The three-day student and youth exchange program which was entitled 'Karen student and youth exchanging their experience and perspective on peace, education, and environment' took place from June 23 to 25 in T' Ku Kee village, Noh Ta Kaw (Kyar In) Township, Dooplaya District, Karen State in Burma.
The event was organized by the Karen Student Network Group (KSNG) and co-financed by the American Jewish World Service (AJWS) and Karen Environmental and Social Action Network (KESAN), with KESAN playing a role in facilitation. A total of 40 participants (15 females; 25 males) from 12 villages in 3 townships (e.g. Noh Ta Kaw, Waw Raw, and Kru Tu) in Dooplaya District, as well as participants from Mutraw District and refugee camps on the Thai-Burma border attended. These youth participants represented the Karen Youth Organization (KYO), Hku Po Ka Paw, KSNG and local Karen youths from villages.
KSNG is an independent Karen student organization established on July 6, 1996. It aims to support Karen students and youths to play a key role in the struggle of a free and democratic Burma/Myanmar. KSNG conducts useful and relevant activities, as well as mobilizes and empowers Karen students and youths to fight against injustice and inequality. Upholding the democratic principles, KSNG's general election is held every two years based on its administrative structure- the executive committee is comprised of the chairperson, vice chairperson, secretary, joint-secretary, and treasurer. KSNG has 10 member network organizations which operate in 7 Karen refugee camps and inside Mutraw (Papun) District in Karen State, Burma.
Since Karen student and youth's engagement and participation in current peacebuilding between the Karen National Union (KNU) and Burmese government is critical, this event aimed to create a platform for Karen students and youth from different areas in Dooplaya District as well as from other places in Karen State and Karen refugee camps on the Thailand-Burma border. The goal was for these youth to discuss, share, and exchange their experiences and perspectives on the current peace process, positive and negative impacts of peacebuilding process on Karen education system, and environmental impacts of large-scale developments in Karen State.
As student and youth's engagement in peacebuilding in Burma is vital, P'doh Saw Liston from KNU acknowledged the importance of student and youth participation in the peace process. He stated that they will be the leaders of the Karen people in the future, and he also shared and updated the current peace process situation.
Saw Ba Na Yar, a youth participant from Kyar In working with the Hku Po Ka Paw organization, said that this was the first time an event like this was organized in this area and that he and other local youths benefited a lot from it. Saw Ba Na Yar stipulated that this event helped students and youth from different places to connect, cooperate, and share real life experiences and problems (e.g. the annexation of the Karen territory by Burmese government through educational-related activities, implementation of large-scale development projects, and reinforcement of more Burmese troops in Karen areas) that have occurred in their respective areas.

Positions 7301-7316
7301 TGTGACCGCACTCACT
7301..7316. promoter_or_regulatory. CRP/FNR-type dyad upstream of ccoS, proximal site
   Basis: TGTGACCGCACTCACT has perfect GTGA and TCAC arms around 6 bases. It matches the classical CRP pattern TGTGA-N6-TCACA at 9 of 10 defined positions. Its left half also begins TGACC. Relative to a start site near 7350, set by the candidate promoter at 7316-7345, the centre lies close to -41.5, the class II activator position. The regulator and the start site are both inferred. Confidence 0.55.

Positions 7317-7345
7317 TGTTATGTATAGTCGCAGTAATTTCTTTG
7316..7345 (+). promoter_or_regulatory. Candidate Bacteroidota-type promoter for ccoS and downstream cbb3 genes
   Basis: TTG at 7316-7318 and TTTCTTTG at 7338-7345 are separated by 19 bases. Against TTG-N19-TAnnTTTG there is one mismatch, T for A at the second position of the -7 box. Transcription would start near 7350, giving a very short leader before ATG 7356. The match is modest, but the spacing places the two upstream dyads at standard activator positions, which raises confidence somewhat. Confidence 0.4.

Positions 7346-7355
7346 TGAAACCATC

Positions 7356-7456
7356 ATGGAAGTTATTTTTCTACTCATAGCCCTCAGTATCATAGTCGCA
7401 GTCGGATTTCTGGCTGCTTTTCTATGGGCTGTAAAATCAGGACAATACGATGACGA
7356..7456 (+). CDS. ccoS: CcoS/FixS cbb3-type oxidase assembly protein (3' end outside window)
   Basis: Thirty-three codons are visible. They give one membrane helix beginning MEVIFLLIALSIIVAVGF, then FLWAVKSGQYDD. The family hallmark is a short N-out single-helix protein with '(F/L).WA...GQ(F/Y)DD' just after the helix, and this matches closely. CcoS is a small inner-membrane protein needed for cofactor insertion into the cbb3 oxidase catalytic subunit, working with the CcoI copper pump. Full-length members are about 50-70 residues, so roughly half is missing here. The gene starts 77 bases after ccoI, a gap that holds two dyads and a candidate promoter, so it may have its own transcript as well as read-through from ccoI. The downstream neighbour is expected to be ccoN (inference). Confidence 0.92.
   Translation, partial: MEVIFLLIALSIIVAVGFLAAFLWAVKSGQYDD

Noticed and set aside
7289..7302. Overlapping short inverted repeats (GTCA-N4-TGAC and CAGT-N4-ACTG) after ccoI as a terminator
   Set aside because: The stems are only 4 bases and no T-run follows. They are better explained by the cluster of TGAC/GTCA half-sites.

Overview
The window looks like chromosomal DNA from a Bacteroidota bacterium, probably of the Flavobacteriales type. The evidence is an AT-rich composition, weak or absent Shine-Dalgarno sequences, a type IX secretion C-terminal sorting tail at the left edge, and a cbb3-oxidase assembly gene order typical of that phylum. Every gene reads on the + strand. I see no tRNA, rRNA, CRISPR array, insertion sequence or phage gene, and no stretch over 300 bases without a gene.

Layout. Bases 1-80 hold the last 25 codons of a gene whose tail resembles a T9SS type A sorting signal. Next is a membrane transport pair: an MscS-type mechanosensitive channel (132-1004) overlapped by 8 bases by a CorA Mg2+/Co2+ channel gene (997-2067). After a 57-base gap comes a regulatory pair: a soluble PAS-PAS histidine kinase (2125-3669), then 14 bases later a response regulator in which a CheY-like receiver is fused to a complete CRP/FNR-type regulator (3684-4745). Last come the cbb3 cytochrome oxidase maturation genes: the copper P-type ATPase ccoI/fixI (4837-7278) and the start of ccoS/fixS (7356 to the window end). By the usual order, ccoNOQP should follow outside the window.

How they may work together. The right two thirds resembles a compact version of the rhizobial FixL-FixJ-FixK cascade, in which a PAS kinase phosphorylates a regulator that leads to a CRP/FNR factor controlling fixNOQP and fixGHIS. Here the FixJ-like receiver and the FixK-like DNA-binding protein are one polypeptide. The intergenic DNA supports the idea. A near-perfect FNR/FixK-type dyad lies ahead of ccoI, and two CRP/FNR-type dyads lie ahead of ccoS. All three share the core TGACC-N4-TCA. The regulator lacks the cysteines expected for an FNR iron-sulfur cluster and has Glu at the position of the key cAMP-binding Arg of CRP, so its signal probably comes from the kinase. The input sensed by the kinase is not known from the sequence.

Saw Hsa Nay Thaw, a teacher training in charge of the Karen Education Department (KED), explained that the challenge that the KED encountered during the peace process was that the Burmese government dispatched more of their teachers in KED-governed schools along with providing competitive salaries, government curriculum, and better school constructions. Hsa Nay Thaw also stressed that Burmese government teachers did not perform at a high level, because the majority of them only completed standard 9 and 10. Another major problem was that these teachers were often absent from classes which has created obstacles to the students ability to learn.
Naw Oasis, a secretary of the KNU's Department of Organizing and Information (DOI) from Noh Ta Kaw Township, stressed that during the peace process, the Burmese government has granted concessions to large-scale development projects in Karen State. These projects have included road construction work, logging, and mining activities undertaken by domestic as well as foreign companies that have had negative impacts on local village communities' livelihoods, plantation fields, and have led to environmental degradation.
Both Naw Oasis and Saw Ba Na Yar urged greater Karen student and youth consultation in the future in order to empower and encourage them to raise their voices and strengthen their networks. They should help promote the Karen education system and protect environmental resources in an efficient and sustainable manner. After the event, 40 Karen student and youth expressed their hopes and expectations in the following points:
We would like…;
- To have genuine and sustainable peace that results in greater equality, rights, and mutual respect, uniting all Karen armed groups under KNU's leadership and principles, and allows Karen people to be justly governed by Karen leaders, and brings about the cessation of fighting.
- To have Karen curriculum taught in Karen schools with an emphasis on Karen literature and history, as well as a Karen education forum
- Development projects managed, controlled and undertaken by the Karen people that will benefit the general Karen public in a sustainable manner.